Calvaries were created since the 15th century as groups of churches/chapels that symbolized the stations of the Cross. Kalwaria Zebrzydowska is the oldest (1604) and the most famous calvary in Poland. It is a very important pilgrimage center due to its Kalwaria Zebrzydowska Park (which includes the Basilica of St. Mary) that has been a part of the UNESCO World Heritage list since 1999.
Tyniec used to be a standalone village, but today it's officially part of Krakow. Its uniqueness makes it stand apart tough, so we don't mind singling it out and recommending that you see it. Here you can find the famous Benedictine monastery – the Benedictine Abbey in Tyniec. It was built in the 11th century in the Romanesque style and in the 15th century converted to the Gothic style. It's one of the most important religious buildings in Poland, beautifully situated on a limestone rock over the Vistula river. Tyniec is also famous for its wonderful nature, a great part of which was included in the Bielany-Tyniec Landscape Park.
One of shortest Cracovian valleys, but truly picturesque. You enter by a natural gate – the Bolechowicka Gate that consists of two 30-meter limestone rocks: Filar Abazego (Abazy's Pillar) and Filar Pokutników (Pillar of the Penitents). Perfect for climbing and relaxing in a beautiful and intensively green landscape.
Four kilometers long and located within the borders of the villages of Kobylany and Karniowice, mostly in the Olkuska Upland, the Kobylańska Valley is full of picturesque sights and incredible opportunities for climbers. In a rock groove on the east side of a gulch located right next to the entrance you can find a shrine of St. Mary. You'll be led to this very place up some limestone stairs.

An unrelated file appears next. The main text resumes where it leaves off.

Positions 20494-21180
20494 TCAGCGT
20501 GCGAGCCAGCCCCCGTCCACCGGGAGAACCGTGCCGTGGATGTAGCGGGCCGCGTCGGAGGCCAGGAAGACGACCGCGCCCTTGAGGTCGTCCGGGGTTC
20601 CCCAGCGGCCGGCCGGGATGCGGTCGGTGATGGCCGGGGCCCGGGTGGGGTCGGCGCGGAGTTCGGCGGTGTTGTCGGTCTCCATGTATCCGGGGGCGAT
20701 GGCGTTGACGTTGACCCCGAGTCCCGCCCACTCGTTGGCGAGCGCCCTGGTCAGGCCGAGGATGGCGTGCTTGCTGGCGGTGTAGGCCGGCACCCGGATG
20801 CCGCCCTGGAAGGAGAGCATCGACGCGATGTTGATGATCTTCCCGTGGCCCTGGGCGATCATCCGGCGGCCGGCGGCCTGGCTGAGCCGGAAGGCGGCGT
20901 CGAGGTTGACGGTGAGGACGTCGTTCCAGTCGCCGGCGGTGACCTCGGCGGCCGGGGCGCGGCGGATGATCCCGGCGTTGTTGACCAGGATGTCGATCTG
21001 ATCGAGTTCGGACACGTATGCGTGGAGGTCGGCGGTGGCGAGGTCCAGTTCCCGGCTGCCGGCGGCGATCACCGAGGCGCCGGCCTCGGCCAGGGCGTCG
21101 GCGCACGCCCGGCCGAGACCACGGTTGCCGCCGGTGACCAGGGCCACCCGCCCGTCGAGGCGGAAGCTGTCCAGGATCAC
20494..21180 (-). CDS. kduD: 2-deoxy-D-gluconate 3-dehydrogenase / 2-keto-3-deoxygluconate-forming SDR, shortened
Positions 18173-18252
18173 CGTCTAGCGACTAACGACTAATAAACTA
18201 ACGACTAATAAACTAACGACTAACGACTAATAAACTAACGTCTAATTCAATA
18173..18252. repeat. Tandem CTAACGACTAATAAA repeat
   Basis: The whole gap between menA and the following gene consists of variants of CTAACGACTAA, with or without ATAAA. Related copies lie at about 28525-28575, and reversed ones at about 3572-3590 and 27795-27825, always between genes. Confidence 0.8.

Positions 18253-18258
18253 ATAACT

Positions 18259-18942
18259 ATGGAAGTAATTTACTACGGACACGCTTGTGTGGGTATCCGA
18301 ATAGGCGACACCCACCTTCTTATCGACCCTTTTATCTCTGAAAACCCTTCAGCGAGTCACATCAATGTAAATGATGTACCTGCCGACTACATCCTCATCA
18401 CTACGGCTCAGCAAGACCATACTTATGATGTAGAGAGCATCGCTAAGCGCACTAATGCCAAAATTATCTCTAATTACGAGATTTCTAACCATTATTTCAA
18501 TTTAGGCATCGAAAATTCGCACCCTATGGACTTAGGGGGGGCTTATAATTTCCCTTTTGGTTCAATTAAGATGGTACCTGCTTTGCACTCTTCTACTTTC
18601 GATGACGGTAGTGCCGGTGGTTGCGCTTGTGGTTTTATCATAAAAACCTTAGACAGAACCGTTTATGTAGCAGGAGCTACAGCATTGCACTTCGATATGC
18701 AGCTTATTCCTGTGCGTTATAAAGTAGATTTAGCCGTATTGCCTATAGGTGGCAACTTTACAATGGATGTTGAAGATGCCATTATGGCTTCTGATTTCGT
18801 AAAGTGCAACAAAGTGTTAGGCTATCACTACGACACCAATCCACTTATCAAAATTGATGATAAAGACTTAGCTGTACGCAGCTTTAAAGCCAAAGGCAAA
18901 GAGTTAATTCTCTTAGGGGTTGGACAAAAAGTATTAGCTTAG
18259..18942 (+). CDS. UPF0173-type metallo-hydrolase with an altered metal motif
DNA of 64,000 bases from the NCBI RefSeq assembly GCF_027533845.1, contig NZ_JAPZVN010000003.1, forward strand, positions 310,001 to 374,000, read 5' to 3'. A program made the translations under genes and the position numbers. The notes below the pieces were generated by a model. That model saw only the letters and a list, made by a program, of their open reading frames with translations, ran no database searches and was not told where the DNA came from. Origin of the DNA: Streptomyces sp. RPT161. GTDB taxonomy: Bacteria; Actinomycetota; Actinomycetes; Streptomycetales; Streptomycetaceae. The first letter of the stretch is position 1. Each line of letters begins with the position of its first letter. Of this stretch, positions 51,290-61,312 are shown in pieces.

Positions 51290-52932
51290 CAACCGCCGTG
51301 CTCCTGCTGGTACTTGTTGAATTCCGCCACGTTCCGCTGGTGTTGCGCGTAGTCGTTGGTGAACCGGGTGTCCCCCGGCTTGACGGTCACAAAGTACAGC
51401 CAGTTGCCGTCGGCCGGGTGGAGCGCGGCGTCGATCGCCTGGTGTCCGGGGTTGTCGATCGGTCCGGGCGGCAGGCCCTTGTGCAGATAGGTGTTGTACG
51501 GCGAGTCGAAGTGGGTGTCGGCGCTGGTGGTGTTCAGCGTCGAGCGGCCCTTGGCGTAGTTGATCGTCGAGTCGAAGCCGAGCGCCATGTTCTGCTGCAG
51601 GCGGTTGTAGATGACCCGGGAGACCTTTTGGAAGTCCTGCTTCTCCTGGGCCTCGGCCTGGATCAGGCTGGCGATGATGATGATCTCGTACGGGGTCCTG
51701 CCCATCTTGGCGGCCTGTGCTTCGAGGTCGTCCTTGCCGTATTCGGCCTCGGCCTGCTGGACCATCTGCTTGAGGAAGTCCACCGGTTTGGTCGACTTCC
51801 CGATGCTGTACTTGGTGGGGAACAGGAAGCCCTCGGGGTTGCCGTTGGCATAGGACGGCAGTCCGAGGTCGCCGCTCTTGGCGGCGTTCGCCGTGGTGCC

Not as famous as the two above, but still undoubtedly worth a mention. The Będkowska Valley is as long as 7-8 kilometers and most of its area is occupied by a gulch of steep eastern walls and soft western walls. It is the place to go for climbing and admiring unusual rock landforms. Among the most famous, there are the Devil Gate (Czarcie Wrota), the Spire (Iglica) and.... the Elephant's Ass (Dupa Słonia).
The town of Wadowice is situated a bit further away from Krakow than the majority of our suggestions. Not too far though for its charm not to attract numerous tourists that visit Krakow. Wadowice is know first and foremost as the hometown of Polish Pope John Paul II. You can visit the Holy Father John Paul II Family Home, now turned into a museum, and the Basilica of St. Mary, which the Polish Pope visited during each of his visits in Poland.
They say that Lanckorona is a place where time has stopped. This little village, having had town privileges for 500 years until 1934, surprises with classic wooden buildings and its urban structure, which brings about thoughts of the middle ages. A short stroll down the Lanckorona market is a one of a kind experience. You won't miss nature either – there are walking trails around the Lanckorona Mountain where you can find the ruins of a castle.
A 40,000 strong city located at the outskirts of the Lesser Poland Voivodeship. Every year Oświęcim is a destination of countless tourists from Poland and abroad. They visit the former Nazi concentration camp Auschwitz-Birkenau (Oświęcim-Brzezinka), which during World War II became the place of the mass extermination of Jews, though among its victims were Poles and other nationalities too. This is not a common place and reminds us of some of the saddest moments in the history of the past century. It lets one at least to some extent understand the tragedy that was going on back then in Europe and all over the world.